spo <- lapply(d2, function(x) clim_heterogeneity(x, y = "PE", x1 = "sd_ALT", x2 = "sd_MAP", x3 = "sd_MAT", x4 = "sd_NPP")) ll <- lengths(spo)-1 z1 <- data.frame(do.call("rbind", spo), scale=rep(f2, ll)) pd <- position_dodge(width = 0.2) ggplot(z1, aes(x=scale, y=est., group=clim, color=clim)) + geom_line(position = pd) + geom_point(size = 2, position = pd)+ geom_errorbar(aes(ymax = upper, ymin = lower), size = .4, width = .15, position = pd)+ theme_classic() + scale_color_manual(values=c('#1b9e77','#d95f02', "#7570b3", "#e7298a"))+ labs(x = "", y = "Estimates of fixed effects")

spo <- lapply(d3, function(x) clim_heterogeneity(x, y = "WE", x1 = "sd_ALT", x2 = "sd_MAP", x3 = "sd_MAT", x4 = "sd_NPP")) ll <- lengths(spo)-1 z1 <- data.frame(do.call("rbind", spo), scale=rep(f3, ll)) pd <- position_dodge(width = 0.2) ggplot(z1, aes(x=scale, y=est., group=clim, color=clim)) + geom_line(position = pd) + geom_point(size = 2, position = pd)+ geom_errorbar(aes(ymax = upper, ymin = lower), size = .4, width = .15, position = pd)+ theme_classic() + scale_color_manual(values=c('#1b9e77','#d95f02', "#7570b3", "#e7298a"))+ labs(x = "", y = "Estimates of fixed effects")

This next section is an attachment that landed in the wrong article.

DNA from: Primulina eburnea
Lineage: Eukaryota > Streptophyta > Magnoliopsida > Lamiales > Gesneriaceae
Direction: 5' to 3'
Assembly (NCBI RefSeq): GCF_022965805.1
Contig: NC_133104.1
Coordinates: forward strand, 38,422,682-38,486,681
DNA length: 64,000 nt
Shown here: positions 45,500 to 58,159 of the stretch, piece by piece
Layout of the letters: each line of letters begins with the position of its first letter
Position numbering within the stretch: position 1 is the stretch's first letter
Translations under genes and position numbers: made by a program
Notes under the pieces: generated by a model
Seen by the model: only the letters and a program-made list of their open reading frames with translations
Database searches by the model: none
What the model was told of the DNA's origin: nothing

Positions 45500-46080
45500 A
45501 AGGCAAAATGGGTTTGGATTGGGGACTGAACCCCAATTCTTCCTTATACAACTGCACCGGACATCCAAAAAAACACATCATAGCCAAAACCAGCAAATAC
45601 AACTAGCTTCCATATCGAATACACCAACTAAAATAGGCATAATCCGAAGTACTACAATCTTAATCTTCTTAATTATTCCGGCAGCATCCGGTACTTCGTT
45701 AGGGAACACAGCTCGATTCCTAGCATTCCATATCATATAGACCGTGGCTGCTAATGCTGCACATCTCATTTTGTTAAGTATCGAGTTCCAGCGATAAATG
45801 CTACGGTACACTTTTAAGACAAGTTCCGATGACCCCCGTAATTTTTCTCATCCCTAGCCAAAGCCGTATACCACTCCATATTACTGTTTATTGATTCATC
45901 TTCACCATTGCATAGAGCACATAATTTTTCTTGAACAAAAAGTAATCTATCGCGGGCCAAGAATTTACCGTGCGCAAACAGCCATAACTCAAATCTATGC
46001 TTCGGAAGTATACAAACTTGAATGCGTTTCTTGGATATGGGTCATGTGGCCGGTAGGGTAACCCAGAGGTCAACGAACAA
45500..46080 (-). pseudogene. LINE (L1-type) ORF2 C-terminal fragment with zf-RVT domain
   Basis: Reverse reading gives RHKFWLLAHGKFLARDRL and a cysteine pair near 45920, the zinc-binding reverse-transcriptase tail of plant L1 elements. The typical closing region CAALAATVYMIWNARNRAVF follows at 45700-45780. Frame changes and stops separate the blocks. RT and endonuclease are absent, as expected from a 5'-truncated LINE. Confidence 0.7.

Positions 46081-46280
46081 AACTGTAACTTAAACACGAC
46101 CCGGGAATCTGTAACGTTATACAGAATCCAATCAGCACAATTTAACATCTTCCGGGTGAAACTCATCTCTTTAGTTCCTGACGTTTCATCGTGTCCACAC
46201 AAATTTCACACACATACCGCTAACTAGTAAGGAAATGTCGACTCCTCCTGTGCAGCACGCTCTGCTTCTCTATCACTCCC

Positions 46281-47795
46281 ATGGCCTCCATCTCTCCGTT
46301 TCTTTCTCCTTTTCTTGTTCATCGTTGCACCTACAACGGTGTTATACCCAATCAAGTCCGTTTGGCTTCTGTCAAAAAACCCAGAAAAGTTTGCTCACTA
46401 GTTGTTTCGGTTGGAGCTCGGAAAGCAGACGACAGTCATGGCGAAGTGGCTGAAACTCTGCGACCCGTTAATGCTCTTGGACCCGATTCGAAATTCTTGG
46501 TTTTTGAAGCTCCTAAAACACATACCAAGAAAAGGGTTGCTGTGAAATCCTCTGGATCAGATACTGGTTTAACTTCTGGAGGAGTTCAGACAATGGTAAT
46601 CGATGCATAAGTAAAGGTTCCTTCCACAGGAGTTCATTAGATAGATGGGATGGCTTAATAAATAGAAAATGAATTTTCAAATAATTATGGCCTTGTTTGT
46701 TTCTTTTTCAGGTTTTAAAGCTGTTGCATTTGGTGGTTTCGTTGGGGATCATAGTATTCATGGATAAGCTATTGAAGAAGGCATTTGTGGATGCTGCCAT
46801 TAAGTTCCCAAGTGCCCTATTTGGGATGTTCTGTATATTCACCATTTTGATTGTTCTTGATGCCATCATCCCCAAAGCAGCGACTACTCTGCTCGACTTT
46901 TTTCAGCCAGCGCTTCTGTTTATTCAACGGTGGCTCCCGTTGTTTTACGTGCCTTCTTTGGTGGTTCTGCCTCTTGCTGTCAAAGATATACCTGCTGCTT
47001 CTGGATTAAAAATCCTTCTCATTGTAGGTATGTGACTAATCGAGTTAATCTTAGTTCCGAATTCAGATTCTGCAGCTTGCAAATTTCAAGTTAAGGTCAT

spo <- lapply(d4, function(x) clim_heterogeneity(x, y = "PE", x1 = "sd_ALT", x2 = "sd_MAP", x3 = "sd_MAT", x4 = "sd_NPP")) ll <- lengths(spo)-1 z1 <- data.frame(do.call("rbind", spo), scale=rep(f4, ll)) pd <- position_dodge(width = 0.2) ggplot(z1, aes(x=scale, y=est., group=clim, color=clim)) + geom_line(position = pd) + geom_point(size = 2, position = pd)+ geom_errorbar(aes(ymax = upper, ymin = lower), size = .4, width = .15, position = pd)+ theme_classic() + scale_color_manual(values=c('#1b9e77','#d95f02', "#7570b3", "#e7298a"))+ labs(x = "", y = "Estimates of fixed effects")